Let’s Make A Nature Journal


Nature journals provide a one on one experience with nature. No matter what time of year, it has the ability to provide hands-on learning opportunities we are not soon to forget. These journals can be in any form you choose. They can be the starting point or inspiration for a lesson, or it can be a lesson in and of itself. There is no limit to what you can do.

Journals provide you with an opportunity to get to know your subject on a personal basis. Because you get to know your subject matter and not just be told about it, you are more likely to understand the concepts and retain the information. You experience nature with all your senses and hopefully develop a healthy respect for it.

It is always a perfect time to begin keeping a nature journal. Spring and autumn present us with a more instant gratification as the environments change quickly. Plus, they tend to have more pleasant weather which encourages being out of doors. Summer has the vibrancy of the changing flower blooms from week to week. While winter brings us full circle to prepare for renewal.

Nature journals come in all shapes, sizes and forms. They can be as simple as taking a sketch book along on a picnic. The type and purpose can be as individualized as it’s creator. From a few pieces of folded paper to notebooks and sketch pads and everything in between, nature journals can be made to suit your needs. Pencils, crayons, charcoals and water paints are all great supplies to have on hand as is a good field guide for your area.

Nature journals do not have to be formal.  It is collecting leaves, seeds or pine cones. Taking advantage of a teachable moment as it presents itself and then recording a history of it to look back on. They can be a stand alone subject, they can accent an existing lesson plan, or they can do both.


Among other things, journals can be used to spark interest. Let’s imagine your child has found a tree and has made an impression of its bark. He has collected some of its leaves to press and has written about how the branches hang and the shade of green the leaves are. But there is more. You see that a certain insect seems to like this type of tree. Then your child wonders, “What type of insect is it?”, “What type of tree is it?” and a plethora of other questions fill his mind. So you and your child look into it and find that it is your state tree. You find what type of seed it has and how long it takes to grow. You also find that this insect living on the tree is actually good because it eats another insect which is harmful to the tree’s well being. You begin to see how it fits into the whole environment and the role it plays in the ecosystem. Your child may not even realize it, but through all this fun he was having, he was learning.

Some Ideas and Tips for Your Journals:


* Don’t worry if your child is not an artist. Drawings do not have to be perfect. By letting your child have the freedom to draw it as he experiences it, it will have more meaning to him.
* Use charcoals, pencils or watercolors to create drawings of your surroundings.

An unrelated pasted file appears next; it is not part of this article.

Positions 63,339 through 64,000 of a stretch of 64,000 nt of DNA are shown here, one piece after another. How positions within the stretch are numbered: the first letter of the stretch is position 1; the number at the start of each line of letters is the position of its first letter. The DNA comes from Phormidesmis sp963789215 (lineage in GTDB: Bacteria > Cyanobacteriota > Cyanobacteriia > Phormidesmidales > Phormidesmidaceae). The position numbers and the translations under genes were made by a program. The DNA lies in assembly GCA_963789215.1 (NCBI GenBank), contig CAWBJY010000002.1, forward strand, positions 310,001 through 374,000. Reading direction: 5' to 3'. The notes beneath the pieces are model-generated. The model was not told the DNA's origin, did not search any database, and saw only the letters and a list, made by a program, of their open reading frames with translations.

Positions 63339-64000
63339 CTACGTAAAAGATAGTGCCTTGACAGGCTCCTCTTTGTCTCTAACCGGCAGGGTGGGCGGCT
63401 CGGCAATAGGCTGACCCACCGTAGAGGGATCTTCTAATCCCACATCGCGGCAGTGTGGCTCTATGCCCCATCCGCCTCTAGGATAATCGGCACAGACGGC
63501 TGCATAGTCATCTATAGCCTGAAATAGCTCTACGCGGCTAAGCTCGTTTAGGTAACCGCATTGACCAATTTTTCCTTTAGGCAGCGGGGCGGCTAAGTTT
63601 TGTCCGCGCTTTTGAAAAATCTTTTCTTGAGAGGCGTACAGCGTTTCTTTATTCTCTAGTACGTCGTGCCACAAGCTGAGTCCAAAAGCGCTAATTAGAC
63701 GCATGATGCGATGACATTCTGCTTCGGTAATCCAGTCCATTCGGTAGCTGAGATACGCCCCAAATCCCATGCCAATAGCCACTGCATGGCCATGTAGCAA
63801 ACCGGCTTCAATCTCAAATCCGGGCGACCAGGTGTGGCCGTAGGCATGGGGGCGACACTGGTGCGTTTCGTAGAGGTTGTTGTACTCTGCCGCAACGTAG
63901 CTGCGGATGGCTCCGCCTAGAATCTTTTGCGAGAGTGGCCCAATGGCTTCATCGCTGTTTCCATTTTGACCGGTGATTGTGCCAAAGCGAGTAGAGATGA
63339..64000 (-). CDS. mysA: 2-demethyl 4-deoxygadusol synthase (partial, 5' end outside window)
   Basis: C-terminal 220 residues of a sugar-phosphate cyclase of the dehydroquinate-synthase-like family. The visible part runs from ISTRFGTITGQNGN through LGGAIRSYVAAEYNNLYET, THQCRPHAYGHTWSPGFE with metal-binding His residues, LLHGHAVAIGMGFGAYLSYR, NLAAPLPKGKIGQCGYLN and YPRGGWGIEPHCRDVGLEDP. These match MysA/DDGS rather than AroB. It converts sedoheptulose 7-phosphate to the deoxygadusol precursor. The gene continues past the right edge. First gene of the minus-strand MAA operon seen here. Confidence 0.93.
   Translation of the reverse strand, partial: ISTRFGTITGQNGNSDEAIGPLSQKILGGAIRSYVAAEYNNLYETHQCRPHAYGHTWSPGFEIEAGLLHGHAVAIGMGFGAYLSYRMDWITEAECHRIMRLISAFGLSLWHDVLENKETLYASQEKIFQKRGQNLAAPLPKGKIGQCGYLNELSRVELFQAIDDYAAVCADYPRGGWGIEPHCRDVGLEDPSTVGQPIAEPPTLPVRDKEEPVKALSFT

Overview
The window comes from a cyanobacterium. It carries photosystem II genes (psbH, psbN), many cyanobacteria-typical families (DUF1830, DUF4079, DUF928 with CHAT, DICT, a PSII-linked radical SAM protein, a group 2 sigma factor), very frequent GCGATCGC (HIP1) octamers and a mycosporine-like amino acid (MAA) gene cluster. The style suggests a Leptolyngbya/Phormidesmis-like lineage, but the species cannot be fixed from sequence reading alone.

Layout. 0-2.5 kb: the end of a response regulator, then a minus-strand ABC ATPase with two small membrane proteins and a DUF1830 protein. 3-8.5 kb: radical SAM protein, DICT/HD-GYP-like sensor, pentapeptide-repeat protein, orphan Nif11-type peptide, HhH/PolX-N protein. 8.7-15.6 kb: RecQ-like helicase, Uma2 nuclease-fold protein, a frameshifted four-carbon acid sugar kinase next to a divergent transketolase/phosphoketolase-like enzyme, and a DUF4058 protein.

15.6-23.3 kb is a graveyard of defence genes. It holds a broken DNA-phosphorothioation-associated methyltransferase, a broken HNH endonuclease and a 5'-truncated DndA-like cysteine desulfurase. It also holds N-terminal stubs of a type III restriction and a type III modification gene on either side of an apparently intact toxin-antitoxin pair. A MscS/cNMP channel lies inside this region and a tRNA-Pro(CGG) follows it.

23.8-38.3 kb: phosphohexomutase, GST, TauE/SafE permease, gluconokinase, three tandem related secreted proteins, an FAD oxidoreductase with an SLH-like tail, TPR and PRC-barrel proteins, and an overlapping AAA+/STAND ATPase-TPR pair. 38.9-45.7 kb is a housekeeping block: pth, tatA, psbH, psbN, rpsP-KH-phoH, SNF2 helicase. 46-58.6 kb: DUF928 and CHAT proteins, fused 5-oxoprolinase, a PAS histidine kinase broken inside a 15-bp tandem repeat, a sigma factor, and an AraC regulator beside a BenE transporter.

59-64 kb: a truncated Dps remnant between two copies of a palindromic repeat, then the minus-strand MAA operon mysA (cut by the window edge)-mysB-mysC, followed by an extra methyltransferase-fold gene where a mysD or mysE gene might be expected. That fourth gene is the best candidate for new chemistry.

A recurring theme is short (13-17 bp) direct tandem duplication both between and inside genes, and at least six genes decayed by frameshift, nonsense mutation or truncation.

* Try setting it up as you would a scrapbook with photos, drawings and notations about what you see, hear and smell.
* Use photographs
* Close your eyes and draw what you *feel*
* Add anecdotes to spark memories.
* Write the lyrics/words to a song or poem that reminds you of your adventure or use the lyrics/words to inspire a whole new topic.
* Having a field guide for your area can offer considerable assistance in determining the plants you are looking at.
* Use it to track the development of a particular location over the course of a month, season, year or more.
* Record what you find while on a nature hike.
* Use pressed flowers and leaves.
* Compare landscapes either within your own town or while taking a road trip.
* Note if a particular plant or animal tends to be found in similar surroundings or if they develop habitats over many types of environments.
* Keep track of your own garden (even if it is a potted garden).
* Track how the weather influences nature.

Nature Journals have the ability to give us a sense of awe and wonderment of our world and it’s Creator.
We begin to realize how diverse the world is, we begin to take time and look beyond the surface and we see how we can impact nature in tiny, yet meaningful ways.

Enjoy exploring and making your journals. They are sure to become keepsakes your family will enjoy for years.







Fruit Of The Spirit



But the fruit of the Spirit is love, joy, peace, patience, kindness, goodness, faithfulness, gentleness, self-control against such things there is no law. Galatians 5:22-23

Simple Beef Bone Broth

Have you ever wondered why chicken soup is the go-to food when not feeling well? Bone broth is becoming a well-known food for supporting health. I have personally used bone broth to help my family through illness, allergies, and autoimmune health issues. Usually within 30 minutes of consuming we feel “strengthened”. It is not a magic pill but it does have a place in a natural based health arsenal. For resources on the science behind bone broth’s effectiveness as well as more bone broth recipes, see the links at the bottom of this post.

Let’s begin with the difference between stock and broth. Broth uses vegetables and meat while stock  uses bones with or without meat.  Technically, this makes bone broth really a bone stock.  While stocks are normally made from cow and chicken, you can use the bones of any food animal. But, for the purpose of this post, we will be using beef bones.  Your bones can be raw or precooked such as a roasted chicken’s bones. When possible, pasture raised, organic, hormone and antibiotic free animal bones should be used because along with the nutrients you will also pull out the nasty stuff from the bones.